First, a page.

Run X application commands on the remote site.

loginname@remotehost:~$ gimp &amp;

This method allows the display of the remote X client output as if it were locally connected through a local UNIX domain socket.

2. SSH Login Without Password

For this you required to generate your own personal set of private/public pair. ssh-keygen is used to generate that key pair for you.

On the user’s home directory, on the localhost, type

[local-host]$ ssh-keygen -t dsa

This will ask you a passphrase. A passphrase is a sequence of words or other text used to control access to a computer system, program or data. A passphrase is similar to a password in usage, but is generally longer for added security. Once entered the passphrase you will be prompted to enter the same passphrase again for confirmation.

The private key was saved in .ssh/id_dsa and the public key .ssh/id_dsa.pub.

Now, copy the public key to the remote machine

[local-host]$ scp .ssh/id_dsa.pub user@remote:~/.ssh/id_dsa.pub

Now, login into the remote machine and go to the .ssh directory on the server side

[local-host]$ ssh user@remote

[remote-host]$ cd .ssh

Now, add the client’s public key to the known public keys on the remote machine.

[remote-host]$ cat id_dsa.pub >> authorized_keys2

[remote-host]$ chmod 640 authorized_keys2

[remote-host]$ rm id_dsa.pub

[remote-host]$ exit

Now on the localhost machine, on GNOME select System > Preferences > Sessions.

Select Startup Programs and add a new entry with this command.

eval `ssh-agent`

ssh-agent is a program that used together with OpenSSH or similar ssh programs provides a secure way of storing the passphrase of the private key.

Open terminal and run ssh-add without any arguments, it will ask your passphrase once.

ssh-add adds identities to the authentication agent, ssh-agent.

[local-host]$ ssh-add

Enter passphrase for /home/vinod/.ssh/id_dsa: <Enter your passphrase here>

Identity added: /home/vinod/.ssh/id_dsa (/home/vinod/.ssh/id_dsa)

That’s it, now login to remote server it will not ask any password or passphrase.

NB: No one else must see the content of .ssh/id_dsa, as it is used to decrypt all correspondence encrypted with the public key.

3. Remote Backup Using SSH

PUSH:

$ tar cvf – . | gzip -c -1 | ssh user@host cat “>” remotefile.gz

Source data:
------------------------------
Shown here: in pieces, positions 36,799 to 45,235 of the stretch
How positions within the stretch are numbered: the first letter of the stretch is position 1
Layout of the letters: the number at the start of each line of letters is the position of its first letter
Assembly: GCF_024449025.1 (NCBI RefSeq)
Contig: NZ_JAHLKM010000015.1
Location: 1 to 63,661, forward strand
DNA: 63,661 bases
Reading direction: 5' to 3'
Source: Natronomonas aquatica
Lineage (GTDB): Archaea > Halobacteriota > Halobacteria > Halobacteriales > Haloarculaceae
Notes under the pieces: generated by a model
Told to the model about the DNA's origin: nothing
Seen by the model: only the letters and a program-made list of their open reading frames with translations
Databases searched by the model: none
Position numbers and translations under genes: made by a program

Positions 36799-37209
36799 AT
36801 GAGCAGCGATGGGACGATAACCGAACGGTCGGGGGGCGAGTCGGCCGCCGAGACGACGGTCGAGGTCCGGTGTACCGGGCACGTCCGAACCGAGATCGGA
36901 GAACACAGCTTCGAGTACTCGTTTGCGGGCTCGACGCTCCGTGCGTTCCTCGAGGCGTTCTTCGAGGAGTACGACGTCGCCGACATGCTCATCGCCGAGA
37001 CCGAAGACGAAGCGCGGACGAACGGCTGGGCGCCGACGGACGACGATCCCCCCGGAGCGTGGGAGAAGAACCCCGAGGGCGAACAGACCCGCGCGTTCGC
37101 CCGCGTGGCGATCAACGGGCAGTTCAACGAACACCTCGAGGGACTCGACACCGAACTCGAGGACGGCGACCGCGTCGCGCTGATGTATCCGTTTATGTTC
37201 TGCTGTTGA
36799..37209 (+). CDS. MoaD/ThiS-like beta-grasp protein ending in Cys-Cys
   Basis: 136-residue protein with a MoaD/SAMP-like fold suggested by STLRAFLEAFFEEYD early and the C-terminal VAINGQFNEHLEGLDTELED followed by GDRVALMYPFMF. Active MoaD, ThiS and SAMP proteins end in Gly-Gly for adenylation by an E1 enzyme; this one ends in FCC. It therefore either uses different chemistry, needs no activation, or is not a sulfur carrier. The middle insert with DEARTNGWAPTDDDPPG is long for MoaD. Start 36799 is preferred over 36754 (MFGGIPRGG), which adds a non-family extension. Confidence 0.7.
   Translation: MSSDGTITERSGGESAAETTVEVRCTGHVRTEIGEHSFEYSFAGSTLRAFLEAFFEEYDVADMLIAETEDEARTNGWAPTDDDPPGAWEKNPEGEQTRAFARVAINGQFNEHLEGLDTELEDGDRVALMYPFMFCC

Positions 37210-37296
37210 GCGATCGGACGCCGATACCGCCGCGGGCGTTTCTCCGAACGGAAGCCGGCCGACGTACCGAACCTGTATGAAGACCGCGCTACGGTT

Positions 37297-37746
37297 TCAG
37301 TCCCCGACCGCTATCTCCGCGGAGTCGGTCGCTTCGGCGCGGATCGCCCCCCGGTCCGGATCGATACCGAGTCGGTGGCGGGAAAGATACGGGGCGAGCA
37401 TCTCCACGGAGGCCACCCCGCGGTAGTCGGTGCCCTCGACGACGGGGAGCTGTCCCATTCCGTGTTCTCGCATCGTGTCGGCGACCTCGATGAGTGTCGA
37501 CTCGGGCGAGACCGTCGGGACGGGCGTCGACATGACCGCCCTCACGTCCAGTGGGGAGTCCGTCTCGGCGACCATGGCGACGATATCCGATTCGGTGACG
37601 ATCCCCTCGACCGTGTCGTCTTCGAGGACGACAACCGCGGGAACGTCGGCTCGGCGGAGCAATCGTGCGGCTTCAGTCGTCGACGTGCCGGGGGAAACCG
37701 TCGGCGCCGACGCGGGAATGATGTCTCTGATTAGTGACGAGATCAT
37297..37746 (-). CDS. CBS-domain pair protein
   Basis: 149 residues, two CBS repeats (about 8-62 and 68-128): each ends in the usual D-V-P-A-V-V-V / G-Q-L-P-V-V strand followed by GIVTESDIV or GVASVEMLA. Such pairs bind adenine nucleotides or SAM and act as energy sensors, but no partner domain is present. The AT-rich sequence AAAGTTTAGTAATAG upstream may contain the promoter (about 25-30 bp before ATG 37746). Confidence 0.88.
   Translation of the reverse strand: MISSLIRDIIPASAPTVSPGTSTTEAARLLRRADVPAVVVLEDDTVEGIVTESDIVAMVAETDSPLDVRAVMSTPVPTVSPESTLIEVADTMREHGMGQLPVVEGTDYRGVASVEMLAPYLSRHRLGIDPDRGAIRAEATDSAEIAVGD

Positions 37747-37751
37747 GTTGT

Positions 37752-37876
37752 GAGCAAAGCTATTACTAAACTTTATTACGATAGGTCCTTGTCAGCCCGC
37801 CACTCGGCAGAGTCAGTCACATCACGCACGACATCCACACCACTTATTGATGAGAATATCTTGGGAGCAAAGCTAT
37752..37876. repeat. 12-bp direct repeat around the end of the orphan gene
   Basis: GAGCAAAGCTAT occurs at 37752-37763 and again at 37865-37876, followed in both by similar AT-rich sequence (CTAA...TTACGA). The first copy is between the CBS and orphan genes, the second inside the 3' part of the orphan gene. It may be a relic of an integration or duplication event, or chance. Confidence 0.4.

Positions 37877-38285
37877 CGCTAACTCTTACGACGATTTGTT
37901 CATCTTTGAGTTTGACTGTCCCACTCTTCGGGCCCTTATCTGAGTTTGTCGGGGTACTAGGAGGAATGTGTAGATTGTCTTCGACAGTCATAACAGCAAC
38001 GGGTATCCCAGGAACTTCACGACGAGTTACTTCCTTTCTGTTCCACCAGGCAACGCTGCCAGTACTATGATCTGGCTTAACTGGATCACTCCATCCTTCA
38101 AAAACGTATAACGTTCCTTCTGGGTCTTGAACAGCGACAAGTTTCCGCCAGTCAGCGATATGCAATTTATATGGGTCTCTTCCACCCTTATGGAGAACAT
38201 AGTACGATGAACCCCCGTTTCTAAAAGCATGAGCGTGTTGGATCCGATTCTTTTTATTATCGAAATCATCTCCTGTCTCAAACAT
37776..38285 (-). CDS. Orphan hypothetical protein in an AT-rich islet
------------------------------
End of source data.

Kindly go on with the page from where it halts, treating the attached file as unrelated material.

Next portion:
$ dd if=localfile | ssh target_address dd of=remotefile

PULL:

$ ssh target_address cat remotefile > localfile

$ ssh target_address dd if=remotefile | dd of=localfile

4. Run Command On A Remote Machine

You can use SSH for opening sessions between server or you can use it run a command on a remote system, non-interactively.

Usage:
$ ssh user@hostname command

A simple example of which might be getting file system usage:

$ ssh user@192.168.3.4 "df -h"

That will prompt you for password. Also, don’t forget to escape variables if you want to pick them up from the destination host. This has caught me out in the past.

For example:

user@host> ssh root@host2 "echo \$HOME"

prints out /root

while

user@host> ssh root@host2 "echo $HOME"

prints out /home/user

Another example:

user@host> ssh user2@host2 "echo hello world | awk '{print \$1}'"

prints out “hello” correctly.

5. SSH Port Forwarding

Local Port Forwarding:

If the remote server is running ssh server), it may be possible to “tunnel” certain services via ssh. This may be desirable, for example, to encrypt POP or SMTP connections, even though the software does not directly support encrypted communications. Tunnelling uses port forwarding to create a connection between the client and server. The client software must be able to specify a non-standard port to connect to for this to work.

So, to connect using example.com as the gateway to a pop3 server with IP 192.168.0.12 inside of the Intranet of Example Inc, you would write:

$ ssh example.com -L 1100:192.168.0.12:110

Enter your password (if you need to) and then you can connect to the local port 1100 to check your mail. We used an unprivileged port (> 1024). You can have OpenSSH listen on a privileged port if You’re the root user on the local machine.

You can forward more ports:

$ ssh example.com -L 1100:192.168.0.12:110 -L 1101:192.168.0.12:25

Remote Port Forwarding:

A Remote Forward is just the opposite – a tunnel initiated on the server side that goes back through the client machine. For example, to give access to a service (SSH port tcp/22) on your home machine (192.168.0.2) to user at example.com

$ ssh user@example.com -R 8080:192.168.0.2:80
Categories: LINUX Tags: ,
  1. February 20th, 2010 at 17:06 | #1

    2. or you could use ssh-copy-id in which case you dont have to scp your pub file and add it to knownhosts manually
    ssh-copy-id -i ~/.ssh/id_rsa.pub user@remotehost
    or if the remotehost is running on a different port
    ssh-copy-id -i ~/.ssh/id_rsa.pub “-p 22000 user@remotehost”

  2. February 21st, 2010 at 19:57 | #2

    Might be worth mentioning that some implementations of sshd don't allow root logins.

  3. vinodvm
    February 22nd, 2010 at 14:55 | #3

    @Felix Thanks for pointing out. I have updated the post.

  1. February 26th, 2010 at 13:53 | #1